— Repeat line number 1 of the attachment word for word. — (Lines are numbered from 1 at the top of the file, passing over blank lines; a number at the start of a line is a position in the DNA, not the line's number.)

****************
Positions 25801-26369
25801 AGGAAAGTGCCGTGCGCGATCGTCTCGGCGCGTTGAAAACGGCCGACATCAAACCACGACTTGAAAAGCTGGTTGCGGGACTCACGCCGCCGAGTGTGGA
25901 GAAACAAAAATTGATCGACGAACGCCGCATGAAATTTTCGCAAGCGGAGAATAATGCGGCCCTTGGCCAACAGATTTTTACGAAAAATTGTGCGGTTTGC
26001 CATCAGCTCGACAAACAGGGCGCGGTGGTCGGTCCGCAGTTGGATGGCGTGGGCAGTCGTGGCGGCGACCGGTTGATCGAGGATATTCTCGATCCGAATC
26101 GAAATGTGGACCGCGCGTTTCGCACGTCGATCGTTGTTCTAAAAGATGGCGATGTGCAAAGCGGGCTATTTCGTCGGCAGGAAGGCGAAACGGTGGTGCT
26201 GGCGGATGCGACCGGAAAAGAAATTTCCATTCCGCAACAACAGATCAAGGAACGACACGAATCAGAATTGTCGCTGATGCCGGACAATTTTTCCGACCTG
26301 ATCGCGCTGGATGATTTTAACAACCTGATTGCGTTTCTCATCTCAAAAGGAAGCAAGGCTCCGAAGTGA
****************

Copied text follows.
Positions 25801-26369